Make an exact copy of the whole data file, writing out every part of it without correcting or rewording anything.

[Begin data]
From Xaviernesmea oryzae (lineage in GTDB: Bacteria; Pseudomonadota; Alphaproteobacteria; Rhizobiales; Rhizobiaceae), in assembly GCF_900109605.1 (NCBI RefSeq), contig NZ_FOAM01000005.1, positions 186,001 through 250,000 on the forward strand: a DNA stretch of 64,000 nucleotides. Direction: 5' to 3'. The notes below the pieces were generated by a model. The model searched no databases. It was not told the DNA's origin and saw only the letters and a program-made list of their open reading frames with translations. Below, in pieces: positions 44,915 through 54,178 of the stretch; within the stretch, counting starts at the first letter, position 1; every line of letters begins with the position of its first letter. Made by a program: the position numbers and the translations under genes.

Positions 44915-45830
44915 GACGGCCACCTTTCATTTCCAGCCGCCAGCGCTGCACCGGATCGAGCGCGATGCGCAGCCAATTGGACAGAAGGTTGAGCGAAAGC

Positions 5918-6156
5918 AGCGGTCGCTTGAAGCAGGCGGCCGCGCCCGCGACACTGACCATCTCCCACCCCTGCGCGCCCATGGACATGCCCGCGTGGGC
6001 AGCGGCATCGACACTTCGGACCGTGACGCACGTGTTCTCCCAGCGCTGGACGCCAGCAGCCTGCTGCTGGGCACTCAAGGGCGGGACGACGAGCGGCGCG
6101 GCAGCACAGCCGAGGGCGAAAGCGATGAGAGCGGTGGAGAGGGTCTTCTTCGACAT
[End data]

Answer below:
From Xaviernesmea oryzae (lineage in GTDB: Bacteria; Pseudomonadota; Alphaproteobacteria; Rhizobiales; Rhizobiaceae), in assembly GCF_900109605.1 (NCBI RefSeq), contig NZ_FOAM01000005.1, positions 186,001 through 250,000 on the forward strand: a DNA stretch of 64,000 nucleotides. Direction: 5' to 3'. The notes below the pieces were generated by a model. The model searched no databases. It was not told the DNA's origin and saw only the letters and a program-made list of their open reading frames with translations. Below, in pieces: positions 44,915 through 54,178 of the stretch; within the stretch, counting starts at the first letter, position 1; every line of letters begins with the position of its first letter. Made by a program: the position numbers and the translations under genes.

Positions 44915-45830
44915 GACGGCCACCTTTCATTTCCAGCCGCCAGCGCTGCACCGGATCGAGCGCGATGCGCAGCCAATTGGACAGAAGGTTGAGCGAAAGC

Positions 5918-6156
5918 AGCGGTCGCTTGAAGCAGGCGGCCGCGCCCGCGACACTGACCATCTCCCACCCCTGCGCGCCCATGGACATGCCCGCGTGGGC
6001 AGCGGCATCGACACTTCGGACCGTGACGCACGTGTTCTCCCAGCGCTGGACGCCAGCAGCCTGCTGCTGGGCACTCAAGGGCGGGACGACGAGCGGCGCG
6101 GCAGCACAGCCGAGGGCGAAAGCGATGAGAGCGGTGGAGAGGGTCTTCTTCGACAT